Two financial experts explore the latest UK inheritance tax statistics which show receipts up by 4% to £5.4bn for 2021 while inevitably raising the prospect of whether the nil rate band or the 40% will be upped to help pay off the massive borrowing to tackle Covid-19.

Richard Bull, private clients partner at Crowe highlighted how the headline fall in IHT receipts in 2019/20 has now reversed: "This is interesting as the previous drop in 19/20 from 18/19 was attributed to the incremental increase in the residential nil rate band, going from £125,000 to £150,000. Despite increasing by a further £25,000 in 2020/21 to £175,000, IHT receipts still increased showing that asset growth outstripped the extra benefit of the allowance by some margin.

IHT is often looked at as a tax for the government to change in order to increase tax revenues to pay down covid borrowings. The tax remains very emotive for the majority of people and the detailed statistics released today show that in 2018/19 there were fewer estates paying IHT but the total paid by those estates increased. In 2018/19 22,100 estates paid IHT, down 9% (2,100) on the previous year."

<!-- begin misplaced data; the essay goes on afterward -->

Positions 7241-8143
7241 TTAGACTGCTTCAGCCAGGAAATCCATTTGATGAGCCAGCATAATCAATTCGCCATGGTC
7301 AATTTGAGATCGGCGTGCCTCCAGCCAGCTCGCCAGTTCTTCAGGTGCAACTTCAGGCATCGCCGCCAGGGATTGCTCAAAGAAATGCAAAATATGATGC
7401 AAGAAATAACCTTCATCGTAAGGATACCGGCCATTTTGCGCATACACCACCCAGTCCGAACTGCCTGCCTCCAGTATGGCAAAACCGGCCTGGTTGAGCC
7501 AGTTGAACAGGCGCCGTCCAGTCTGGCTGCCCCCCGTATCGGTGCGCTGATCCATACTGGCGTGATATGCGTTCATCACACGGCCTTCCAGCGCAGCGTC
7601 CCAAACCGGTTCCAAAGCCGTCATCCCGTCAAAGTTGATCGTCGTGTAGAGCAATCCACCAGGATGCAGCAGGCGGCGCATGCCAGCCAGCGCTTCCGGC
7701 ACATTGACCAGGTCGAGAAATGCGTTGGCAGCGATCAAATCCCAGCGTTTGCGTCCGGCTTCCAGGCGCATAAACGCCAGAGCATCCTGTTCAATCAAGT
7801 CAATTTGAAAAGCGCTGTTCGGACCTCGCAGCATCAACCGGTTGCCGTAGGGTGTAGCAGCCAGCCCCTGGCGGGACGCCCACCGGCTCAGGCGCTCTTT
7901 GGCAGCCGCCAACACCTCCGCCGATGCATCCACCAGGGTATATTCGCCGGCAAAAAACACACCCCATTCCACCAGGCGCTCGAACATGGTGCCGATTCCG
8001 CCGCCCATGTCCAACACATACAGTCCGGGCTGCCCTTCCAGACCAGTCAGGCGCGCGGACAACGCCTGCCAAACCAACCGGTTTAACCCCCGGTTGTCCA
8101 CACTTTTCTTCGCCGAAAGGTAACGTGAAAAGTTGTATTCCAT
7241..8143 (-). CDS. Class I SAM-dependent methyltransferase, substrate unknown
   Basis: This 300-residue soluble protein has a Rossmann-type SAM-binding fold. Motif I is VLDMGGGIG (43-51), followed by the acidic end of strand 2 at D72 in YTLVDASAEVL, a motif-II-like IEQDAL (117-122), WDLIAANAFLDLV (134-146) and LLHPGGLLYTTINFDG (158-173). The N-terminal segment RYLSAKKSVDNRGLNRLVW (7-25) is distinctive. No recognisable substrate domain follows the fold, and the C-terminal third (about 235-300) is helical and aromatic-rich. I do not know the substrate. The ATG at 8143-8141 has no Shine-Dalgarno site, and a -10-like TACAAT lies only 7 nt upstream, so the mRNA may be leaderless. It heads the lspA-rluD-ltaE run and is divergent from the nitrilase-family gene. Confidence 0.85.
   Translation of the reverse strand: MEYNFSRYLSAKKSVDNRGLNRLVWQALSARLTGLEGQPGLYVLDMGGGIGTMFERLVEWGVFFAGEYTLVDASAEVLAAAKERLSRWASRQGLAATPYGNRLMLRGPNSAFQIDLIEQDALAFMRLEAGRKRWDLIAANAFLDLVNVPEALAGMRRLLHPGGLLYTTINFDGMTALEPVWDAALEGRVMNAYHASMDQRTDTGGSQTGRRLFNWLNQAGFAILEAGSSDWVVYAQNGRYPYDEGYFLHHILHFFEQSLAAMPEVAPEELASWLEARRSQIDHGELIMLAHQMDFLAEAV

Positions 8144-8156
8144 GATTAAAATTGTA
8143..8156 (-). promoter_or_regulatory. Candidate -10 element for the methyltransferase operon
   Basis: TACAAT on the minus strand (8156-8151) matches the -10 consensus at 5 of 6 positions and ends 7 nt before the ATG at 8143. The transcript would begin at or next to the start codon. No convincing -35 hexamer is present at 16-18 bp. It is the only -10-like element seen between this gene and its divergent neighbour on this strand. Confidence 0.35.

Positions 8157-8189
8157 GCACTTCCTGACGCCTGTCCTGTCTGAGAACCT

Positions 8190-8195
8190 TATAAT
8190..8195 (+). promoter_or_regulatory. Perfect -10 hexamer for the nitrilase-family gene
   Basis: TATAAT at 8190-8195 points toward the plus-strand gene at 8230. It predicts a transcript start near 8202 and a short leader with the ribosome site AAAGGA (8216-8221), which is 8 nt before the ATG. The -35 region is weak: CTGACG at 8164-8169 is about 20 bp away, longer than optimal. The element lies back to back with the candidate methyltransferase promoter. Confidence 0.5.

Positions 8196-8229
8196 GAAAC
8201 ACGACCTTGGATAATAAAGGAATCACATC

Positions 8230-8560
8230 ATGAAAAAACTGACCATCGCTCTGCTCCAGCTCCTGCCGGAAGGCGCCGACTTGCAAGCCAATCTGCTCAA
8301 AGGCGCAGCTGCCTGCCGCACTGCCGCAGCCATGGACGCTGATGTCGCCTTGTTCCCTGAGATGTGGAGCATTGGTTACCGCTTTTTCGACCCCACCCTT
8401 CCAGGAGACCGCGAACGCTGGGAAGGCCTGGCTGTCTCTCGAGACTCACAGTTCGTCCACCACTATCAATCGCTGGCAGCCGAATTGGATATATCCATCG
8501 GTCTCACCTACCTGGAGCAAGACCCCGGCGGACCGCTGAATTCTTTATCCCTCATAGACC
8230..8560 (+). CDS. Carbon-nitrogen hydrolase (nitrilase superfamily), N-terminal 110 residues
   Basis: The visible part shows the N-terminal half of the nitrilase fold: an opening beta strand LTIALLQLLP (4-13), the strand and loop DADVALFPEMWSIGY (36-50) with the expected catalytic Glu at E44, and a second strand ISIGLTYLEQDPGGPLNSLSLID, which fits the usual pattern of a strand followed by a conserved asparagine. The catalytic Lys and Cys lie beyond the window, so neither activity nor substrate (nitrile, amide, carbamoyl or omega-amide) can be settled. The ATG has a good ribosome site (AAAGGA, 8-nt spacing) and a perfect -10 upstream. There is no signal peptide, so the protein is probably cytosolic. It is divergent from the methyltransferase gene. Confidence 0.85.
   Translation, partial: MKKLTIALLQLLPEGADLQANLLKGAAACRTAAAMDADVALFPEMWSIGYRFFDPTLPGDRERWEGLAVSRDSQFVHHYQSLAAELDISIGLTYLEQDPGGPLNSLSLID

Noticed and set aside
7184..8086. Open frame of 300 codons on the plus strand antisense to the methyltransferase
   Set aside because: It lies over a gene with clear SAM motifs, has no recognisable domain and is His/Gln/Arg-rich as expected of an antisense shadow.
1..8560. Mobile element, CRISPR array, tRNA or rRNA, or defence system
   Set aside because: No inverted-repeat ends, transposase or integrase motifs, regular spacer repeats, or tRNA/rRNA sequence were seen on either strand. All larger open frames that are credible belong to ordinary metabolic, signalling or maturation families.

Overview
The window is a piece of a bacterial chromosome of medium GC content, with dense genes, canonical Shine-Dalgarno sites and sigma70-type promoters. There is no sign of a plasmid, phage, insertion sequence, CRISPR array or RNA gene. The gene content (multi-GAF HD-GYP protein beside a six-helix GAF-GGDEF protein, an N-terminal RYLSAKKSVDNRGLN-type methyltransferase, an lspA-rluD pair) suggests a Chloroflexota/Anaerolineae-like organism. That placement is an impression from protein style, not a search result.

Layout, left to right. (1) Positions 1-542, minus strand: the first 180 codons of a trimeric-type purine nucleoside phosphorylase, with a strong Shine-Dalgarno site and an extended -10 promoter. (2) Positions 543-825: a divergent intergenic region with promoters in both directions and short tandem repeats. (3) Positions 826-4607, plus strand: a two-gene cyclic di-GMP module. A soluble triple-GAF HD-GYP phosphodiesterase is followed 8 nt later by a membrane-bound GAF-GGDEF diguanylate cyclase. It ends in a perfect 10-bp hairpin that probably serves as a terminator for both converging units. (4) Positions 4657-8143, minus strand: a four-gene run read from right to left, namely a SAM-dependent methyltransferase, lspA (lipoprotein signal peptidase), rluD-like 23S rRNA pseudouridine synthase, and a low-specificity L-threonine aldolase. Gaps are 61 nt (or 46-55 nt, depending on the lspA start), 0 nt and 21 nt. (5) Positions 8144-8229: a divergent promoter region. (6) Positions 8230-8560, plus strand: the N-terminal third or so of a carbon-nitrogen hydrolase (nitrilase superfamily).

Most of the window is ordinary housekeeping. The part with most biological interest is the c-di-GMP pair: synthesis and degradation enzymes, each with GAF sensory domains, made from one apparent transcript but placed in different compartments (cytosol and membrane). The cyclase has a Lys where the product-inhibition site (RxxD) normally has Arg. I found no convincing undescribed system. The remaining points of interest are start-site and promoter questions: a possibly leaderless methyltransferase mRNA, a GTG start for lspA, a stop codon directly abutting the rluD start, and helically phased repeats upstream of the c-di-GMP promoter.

Bull added that when considering changes, attention is often focussed on the various reliefs available and whether they deliver the results intended.

"Spouse exemption is a valuable relief as it allows one spouse to leave their wealth to a surviving spouse free of IHT. In 2018/19 wealth totalling £13.8 billion was sheltered from a 40% tax charge by the exemption.

Whilst this has been a cornerstone of the UK's IHT regime for a long time, limiting the allowance would be one easy way of increasing tax receipts but would not be popular with the electorate. Given that marriage rates are falling will this relief continue to be as popular and is it right to offer such an advantage to married couples when societal norms are evolving?"